1. Employ the traffic light technique
Although it has variations, the traffic light technique is a very useful tool to guide children’s behavior and help them learn from their actions.
Draw and paint a large traffic light together, so you can hang it on a wall. Once it’s ready, ask your child to point out the situations that annoy, frustrate, and anger them. They can talk about them or they can write them down on paper and then stick them next to the red color.
Next, ask them to describe the situations that make them uncomfortable or upset them. Repeat the previous step, but this time place the words in the yellow area.
Finally, ask them which are those situations that make them happy, that please them, and that make them feel good. In this case, place them in the green area.
Once all this is done, help your child to think about how difficult situations could be solved and what the best behaviors to achieve it would be, without hurting anyone.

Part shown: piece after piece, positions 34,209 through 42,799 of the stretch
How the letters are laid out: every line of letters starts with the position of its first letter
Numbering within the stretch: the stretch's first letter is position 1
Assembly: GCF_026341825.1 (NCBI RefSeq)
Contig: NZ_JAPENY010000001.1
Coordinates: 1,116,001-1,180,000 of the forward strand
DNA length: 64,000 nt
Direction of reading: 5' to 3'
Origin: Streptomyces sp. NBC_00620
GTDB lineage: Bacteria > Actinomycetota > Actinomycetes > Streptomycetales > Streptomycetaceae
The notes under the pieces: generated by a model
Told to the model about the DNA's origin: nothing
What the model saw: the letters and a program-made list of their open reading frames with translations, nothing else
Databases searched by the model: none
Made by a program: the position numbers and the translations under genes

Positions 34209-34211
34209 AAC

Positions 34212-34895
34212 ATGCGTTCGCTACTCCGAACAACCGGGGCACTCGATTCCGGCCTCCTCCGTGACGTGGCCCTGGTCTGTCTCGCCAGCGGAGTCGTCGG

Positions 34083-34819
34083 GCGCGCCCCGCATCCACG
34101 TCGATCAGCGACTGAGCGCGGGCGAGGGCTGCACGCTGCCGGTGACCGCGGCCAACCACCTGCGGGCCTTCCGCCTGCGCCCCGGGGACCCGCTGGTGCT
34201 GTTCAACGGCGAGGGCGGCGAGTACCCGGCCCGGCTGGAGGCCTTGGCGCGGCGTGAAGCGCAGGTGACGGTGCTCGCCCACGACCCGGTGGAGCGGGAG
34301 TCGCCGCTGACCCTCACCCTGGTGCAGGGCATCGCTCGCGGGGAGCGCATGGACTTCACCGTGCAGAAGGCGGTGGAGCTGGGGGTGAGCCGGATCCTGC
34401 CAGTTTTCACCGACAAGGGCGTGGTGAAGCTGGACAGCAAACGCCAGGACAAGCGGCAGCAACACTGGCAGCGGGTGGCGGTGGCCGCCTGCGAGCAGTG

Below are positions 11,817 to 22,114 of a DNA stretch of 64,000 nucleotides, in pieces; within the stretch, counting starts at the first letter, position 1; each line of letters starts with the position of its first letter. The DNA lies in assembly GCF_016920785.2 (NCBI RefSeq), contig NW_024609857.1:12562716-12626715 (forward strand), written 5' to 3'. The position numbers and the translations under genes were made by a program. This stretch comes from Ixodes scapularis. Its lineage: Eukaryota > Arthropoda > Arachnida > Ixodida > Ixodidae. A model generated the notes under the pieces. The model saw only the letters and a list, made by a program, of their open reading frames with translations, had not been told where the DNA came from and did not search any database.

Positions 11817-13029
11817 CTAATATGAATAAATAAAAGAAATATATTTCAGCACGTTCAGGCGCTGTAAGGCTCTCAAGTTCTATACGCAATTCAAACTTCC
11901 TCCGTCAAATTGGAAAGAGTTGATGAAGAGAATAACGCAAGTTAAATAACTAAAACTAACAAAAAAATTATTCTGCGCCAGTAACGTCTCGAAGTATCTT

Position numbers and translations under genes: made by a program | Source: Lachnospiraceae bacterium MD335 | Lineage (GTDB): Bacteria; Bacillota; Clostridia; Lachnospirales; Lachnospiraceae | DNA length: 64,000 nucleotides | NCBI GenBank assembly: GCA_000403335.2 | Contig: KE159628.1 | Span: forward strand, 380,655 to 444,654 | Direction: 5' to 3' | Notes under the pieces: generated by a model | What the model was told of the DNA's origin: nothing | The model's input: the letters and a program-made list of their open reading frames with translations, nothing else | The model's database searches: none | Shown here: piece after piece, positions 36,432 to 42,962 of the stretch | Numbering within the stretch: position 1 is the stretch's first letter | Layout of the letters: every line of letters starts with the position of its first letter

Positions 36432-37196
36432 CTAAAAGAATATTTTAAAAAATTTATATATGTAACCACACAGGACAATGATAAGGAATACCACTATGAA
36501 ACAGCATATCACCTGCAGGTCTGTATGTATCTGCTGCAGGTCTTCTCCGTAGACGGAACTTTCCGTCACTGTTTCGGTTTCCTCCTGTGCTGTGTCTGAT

2. Teach them to relax and breathe
Give your child some instructions for taking in air and blowing up like a balloon. Then deflate it and blow it up again. You can also instruct them to clench their fists and make a lot of force on them, and then gradually loosen them until their hands feel as light as paper.
In both ways, you’ll help them to breathe and relax and thus contribute to managing aggression in children.
3. Use music as a means of distraction during a conflict
In this way, you can help regulate emotions. However, you need to then reflect on what happened and try to identify what led them to act in that way. This will facilitate the process of understanding the feelings.
4. Suggest some artistic activities
One of the slogans that are also used to work on aggressiveness is to draw emotions. Thus, when someone looks angry, they may have their hair standing on end, their teeth clenched, and their face all red.
This is also a way of defusing the conflict and helping the children to reflect on how they see themselves (and what others see) in those moments of tension. Of course, it’s important to accompany them during situation analysis and learning.
5. Promote physical exercise